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Re: [ontolog-forum] Requirements of computer language semantics

To: "[ontolog-forum]" <ontolog-forum@xxxxxxxxxxxxxxxx>
From: "John F. Sowa" <sowa@xxxxxxxxxxx>
Date: Thu, 19 Mar 2009 17:53:08 -0400
Message-id: <49C2BEC4.5010404@xxxxxxxxxxx>
Azamat and Dick,    (01)

AA> These questions [about model theory] are caused by undervaluing
 > the role of natural language in machine semantics.
 > It is of use to remember that natural language is the most
 > universal representation language.    (02)

I have the highest regard for the value of natural languages and
their universality for all the purposes of human communication.
No artificial language ever defined can replace them.  In fact,
I would claim that every artificial language so far defined
can, at best, replace NLs for just a tiny range of purposes.    (03)

AA> There are no meaningful statements or rules in formal languages
 > which can not be expressed in natural languages, but there is a
 > multitude of significant statements and rules which can not
 > be expressed in formal languages.    (04)

I certainly agree.  But those restrictions on artificial languages
are very important because they make it easier to implement and
use those languages within their limited range of usefulness.    (05)

I would compare NLs to our human hands and artificial languages
to the various tools we use.  We can turn a screw with our hands,
but a screwdriver is easier to use.  We can break a stick with our
hands, but a saw makes a cleaner cut.  We can measure distances
with our fingers and feet, but a ruler is more precise.  For each
of those purposes, we can invent a special tool that is more
suitable, but there is no single tool ever invented that is as
versatile as our hands.    (06)

AA> If semantic interoperability and translation imply exchanging
 > invariant semantic patterns, it is about the semantics of natural
 > language in the first place. For the real world semantic machines
 > will be natural language machines.    (07)

I claim that we can never achieve the goals of artificial intelligence
until we get our computer systems to "understand" natural languages
at some reasonable level.  But even then, restricted languages will
still be important for many applications.    (08)

Just look at the progress that was made in mathematics and physics
by the inventions of special notations for algebra, calculus, and
analytic geometry.  Mathematical languages were designed as
supplements to NLs for supporting thinking, reasoning, and
communication by people with other people.    (09)

RHM> ...  everything I've read about [model theory] seems
 > completely backwards.  You take a sentence out of context,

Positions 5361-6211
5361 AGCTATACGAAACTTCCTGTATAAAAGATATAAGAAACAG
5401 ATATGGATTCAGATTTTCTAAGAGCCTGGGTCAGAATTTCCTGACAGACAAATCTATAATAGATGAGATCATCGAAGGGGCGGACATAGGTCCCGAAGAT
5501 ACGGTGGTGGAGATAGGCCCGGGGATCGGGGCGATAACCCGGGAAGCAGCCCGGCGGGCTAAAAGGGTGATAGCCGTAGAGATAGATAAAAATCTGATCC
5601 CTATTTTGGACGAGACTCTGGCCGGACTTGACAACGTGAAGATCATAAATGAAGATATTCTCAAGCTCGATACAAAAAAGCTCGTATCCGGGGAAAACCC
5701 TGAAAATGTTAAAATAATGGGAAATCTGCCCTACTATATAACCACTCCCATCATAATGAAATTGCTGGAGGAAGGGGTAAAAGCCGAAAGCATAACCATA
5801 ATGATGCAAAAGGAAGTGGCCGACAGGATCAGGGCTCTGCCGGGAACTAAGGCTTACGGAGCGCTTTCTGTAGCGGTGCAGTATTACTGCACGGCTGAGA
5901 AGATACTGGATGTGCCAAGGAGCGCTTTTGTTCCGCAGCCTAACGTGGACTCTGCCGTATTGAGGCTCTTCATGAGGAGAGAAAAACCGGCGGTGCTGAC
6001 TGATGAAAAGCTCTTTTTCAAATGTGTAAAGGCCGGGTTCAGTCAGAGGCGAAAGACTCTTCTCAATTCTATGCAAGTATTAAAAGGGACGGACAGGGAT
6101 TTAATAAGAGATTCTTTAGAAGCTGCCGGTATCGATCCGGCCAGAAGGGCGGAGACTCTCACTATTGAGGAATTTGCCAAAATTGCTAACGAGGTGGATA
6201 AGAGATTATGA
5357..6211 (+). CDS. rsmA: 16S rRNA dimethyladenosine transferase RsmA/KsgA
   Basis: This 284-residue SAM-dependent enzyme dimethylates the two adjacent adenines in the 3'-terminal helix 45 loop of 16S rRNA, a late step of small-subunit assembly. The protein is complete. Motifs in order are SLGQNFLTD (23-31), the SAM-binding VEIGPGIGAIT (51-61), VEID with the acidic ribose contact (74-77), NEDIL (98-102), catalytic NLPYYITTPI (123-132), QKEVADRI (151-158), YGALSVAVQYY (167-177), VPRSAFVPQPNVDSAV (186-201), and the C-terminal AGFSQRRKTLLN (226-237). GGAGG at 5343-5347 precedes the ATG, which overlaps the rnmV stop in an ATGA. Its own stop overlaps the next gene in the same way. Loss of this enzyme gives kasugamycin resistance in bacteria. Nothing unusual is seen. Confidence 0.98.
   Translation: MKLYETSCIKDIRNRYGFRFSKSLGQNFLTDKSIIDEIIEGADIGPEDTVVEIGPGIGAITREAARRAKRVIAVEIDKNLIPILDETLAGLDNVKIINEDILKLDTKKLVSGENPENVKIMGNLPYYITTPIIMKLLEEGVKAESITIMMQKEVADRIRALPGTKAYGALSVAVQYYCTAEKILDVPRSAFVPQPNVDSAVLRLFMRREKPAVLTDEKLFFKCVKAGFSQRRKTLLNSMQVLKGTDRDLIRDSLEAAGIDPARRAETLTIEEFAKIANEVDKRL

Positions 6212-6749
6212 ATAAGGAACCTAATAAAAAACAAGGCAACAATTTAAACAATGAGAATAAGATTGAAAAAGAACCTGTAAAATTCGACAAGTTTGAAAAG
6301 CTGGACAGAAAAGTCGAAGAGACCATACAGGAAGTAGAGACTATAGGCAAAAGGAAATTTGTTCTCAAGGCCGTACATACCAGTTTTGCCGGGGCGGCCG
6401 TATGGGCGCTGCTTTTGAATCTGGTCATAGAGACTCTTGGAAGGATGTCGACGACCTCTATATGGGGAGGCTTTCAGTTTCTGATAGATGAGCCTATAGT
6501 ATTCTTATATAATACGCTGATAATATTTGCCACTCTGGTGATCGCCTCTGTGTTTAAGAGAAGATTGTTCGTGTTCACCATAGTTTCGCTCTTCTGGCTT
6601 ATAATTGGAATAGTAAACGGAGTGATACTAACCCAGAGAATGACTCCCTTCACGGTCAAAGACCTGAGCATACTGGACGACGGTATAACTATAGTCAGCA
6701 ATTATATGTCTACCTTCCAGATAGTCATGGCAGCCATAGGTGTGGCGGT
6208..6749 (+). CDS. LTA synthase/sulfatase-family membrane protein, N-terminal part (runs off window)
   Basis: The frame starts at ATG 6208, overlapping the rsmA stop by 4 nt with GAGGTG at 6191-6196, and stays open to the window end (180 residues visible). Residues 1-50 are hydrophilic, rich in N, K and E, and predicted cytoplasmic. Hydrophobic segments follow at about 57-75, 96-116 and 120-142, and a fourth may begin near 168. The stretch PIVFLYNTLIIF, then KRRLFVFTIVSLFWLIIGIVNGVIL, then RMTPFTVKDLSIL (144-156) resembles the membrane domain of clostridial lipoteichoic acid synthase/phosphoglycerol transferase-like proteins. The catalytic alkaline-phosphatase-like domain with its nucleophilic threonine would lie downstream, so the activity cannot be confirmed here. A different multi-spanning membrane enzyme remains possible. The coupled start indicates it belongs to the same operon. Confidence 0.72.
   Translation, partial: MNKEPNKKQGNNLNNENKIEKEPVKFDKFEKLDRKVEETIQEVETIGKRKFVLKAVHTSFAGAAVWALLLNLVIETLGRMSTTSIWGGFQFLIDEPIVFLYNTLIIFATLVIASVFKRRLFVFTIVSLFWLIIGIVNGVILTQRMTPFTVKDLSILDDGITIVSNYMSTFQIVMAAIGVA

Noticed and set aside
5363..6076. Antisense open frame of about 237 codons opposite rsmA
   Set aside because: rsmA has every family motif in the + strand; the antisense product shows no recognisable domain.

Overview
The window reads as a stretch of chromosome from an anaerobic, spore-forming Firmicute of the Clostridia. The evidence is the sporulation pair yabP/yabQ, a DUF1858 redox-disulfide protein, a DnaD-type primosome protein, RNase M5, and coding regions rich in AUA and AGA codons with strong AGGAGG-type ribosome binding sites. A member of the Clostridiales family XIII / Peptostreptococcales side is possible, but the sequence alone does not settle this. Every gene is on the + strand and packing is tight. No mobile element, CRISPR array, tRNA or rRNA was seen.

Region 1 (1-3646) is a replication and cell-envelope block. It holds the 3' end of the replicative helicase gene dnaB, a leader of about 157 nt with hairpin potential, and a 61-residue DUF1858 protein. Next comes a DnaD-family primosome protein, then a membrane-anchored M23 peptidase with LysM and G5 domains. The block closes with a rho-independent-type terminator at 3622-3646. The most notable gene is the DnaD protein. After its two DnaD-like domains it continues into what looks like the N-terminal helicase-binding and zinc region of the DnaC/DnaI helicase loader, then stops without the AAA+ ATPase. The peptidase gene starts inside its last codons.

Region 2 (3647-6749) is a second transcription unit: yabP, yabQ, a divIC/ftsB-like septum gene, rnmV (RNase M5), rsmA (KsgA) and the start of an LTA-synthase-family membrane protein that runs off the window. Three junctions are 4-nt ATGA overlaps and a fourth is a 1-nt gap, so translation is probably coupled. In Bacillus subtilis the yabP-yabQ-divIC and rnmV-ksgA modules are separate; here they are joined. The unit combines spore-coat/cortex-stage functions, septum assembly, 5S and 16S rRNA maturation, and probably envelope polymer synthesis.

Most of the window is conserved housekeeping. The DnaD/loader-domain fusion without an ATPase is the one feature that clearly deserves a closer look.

> and imagine all the possible contexts which might be the
 > actual context of that sentence.    (010)

No.  When logicians translate NL sentences to logic they
do exactly what you are doing with mKR:  they make the
implicit context explicit by adding additional information,
which is also stated in some form of logic.    (011)

RHM> I take exactly the opposite approach.
 > 1. A proposition is created by a human being.
 > 2. He/she has an actual context, within which
 >    he/she creates a sentence.
 > 3. Every sentence has one actual context.
 > 4. The aim of mKR is to express that one
 >    actual context.    (012)

As a matter of fact, logicians make the same assumptions as
your #1, #2, and #3, and they have the same goal as your #4.
But they do so with notations that are more precisely defined
than mKR.    (013)

For example, somebody might say "It is raining."  The implicit
context of that utterance is the time and place of the speaker
and listener.  A logician would translate that to some statement
in logic that says, in effect, "At time t and at location x,
rain is falling."    (014)

That is what you have been doing with mKR.  But most of us
in this forum have been complaining that your notions of
'space', 'time', and 'view' (and many other topics) have
been far too vague.    (015)

What do you mean by space?  A particular point specified in
a given coordinate system?  Some extended region of space?
How is it specified?    (016)

What do you mean by time?  A point in time?  An extended
interval?  How is it specified?  How do you relate time
and space in a 3D or 4D specification?    (017)

What do you mean by view?  A literal visual view, as
determined by a camera at a specific location with a
specific direction, focus, and resolution?  A more
metaphorical notion?  How do you define and specify it?    (018)

Your descriptions have been far too vague to enable
two independent programmers to construct compatible
implementations of what you have been saying about mKR.    (019)

John    (020)

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